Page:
The U.S. Supreme Court heard arguments Monday in the lead case in a series of six lawsuits against the Environmental Protection Agency regarding stricter regulations for greenhouse gas emissions.
Indiana, along with 12 other states and industry leaders, is suing the EPA over carbon emission standards for new natural gas and coal fired power plants.
The EPA based its regulations on standards outlined in the Clean Air Act.
According to the SCOTUSblog, the justices appeared largely divided during arguments with Justice Anthony Kennedy likely being the swing vote.
One part of the EPA standards mandates greenhouse gases shouldn’t exceed a certain threshold, but another makes that threshold so low places such as small businesses and schools, in addition to large power plants, would exceed the limit.
Indiana University Maurer School of Law Professor Jim Barnes says the Clean Air Act that Congress passed in 1970 was never designed to deal with climate change and the emission of greenhouse gases.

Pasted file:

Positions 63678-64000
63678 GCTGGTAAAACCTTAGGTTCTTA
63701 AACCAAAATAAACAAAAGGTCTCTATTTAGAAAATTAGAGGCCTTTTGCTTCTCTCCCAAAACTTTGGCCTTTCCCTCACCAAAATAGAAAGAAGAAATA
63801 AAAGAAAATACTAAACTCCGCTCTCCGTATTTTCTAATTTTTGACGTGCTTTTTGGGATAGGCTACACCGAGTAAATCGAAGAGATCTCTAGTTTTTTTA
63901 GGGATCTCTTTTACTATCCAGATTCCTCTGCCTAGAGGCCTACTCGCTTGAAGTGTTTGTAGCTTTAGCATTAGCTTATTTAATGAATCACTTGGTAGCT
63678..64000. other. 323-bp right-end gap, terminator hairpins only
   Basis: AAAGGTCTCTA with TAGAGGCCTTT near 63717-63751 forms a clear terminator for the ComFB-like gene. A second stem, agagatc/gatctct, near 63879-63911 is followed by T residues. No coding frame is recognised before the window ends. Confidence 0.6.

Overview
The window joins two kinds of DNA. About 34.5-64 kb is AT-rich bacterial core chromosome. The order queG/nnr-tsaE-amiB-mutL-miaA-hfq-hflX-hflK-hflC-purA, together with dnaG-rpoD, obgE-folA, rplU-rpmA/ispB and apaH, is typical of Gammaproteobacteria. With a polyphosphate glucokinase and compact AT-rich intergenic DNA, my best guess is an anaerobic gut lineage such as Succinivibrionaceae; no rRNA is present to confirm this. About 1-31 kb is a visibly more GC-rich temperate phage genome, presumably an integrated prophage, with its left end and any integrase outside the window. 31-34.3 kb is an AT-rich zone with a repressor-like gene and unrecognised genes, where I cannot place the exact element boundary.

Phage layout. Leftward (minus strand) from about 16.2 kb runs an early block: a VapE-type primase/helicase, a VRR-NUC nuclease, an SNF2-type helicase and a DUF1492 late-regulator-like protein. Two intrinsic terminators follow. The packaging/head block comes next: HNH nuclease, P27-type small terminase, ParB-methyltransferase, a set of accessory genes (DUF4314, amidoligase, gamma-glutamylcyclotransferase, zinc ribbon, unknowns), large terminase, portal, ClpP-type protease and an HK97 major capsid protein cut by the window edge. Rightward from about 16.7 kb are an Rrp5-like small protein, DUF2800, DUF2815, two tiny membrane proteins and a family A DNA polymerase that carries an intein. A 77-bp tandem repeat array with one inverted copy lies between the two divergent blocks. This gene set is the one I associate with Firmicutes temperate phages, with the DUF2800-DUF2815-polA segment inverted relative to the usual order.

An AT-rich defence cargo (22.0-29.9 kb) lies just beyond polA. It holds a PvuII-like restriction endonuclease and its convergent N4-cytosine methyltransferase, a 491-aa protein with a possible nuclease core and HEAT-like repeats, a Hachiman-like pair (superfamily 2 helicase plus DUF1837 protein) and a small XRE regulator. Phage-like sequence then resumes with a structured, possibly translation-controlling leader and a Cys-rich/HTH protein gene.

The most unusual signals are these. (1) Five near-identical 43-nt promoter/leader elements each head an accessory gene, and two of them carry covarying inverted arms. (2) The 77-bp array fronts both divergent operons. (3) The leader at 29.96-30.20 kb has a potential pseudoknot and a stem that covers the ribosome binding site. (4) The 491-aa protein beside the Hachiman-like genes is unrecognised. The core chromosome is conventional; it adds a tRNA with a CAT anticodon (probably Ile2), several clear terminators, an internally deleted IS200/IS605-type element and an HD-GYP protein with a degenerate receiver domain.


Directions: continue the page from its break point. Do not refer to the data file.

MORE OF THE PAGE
“The EPA had to make some adjustments in its interpretations of the law in order to make it fit the circumstances of greenhouse gas emissions,” Barnes said.
Attorney General Greg Zoeller’s office is arguing against the regulations.
“This involves circumstances where the states contend a federal agency has taken on more authority than Congress allowed, and now the nation’s highest court has given the states the opportunity to be heard,” Zoeller said in a statement.
In a 2007 Supreme Court ruling involving Massachusetts, the justices determined the EPA did have the authority to regulate carbon and greenhouse gases.
The EPA stepped up its regulations following that decision, and as it stands, Indiana would be required to upgrade or close many of its existing coal power plants.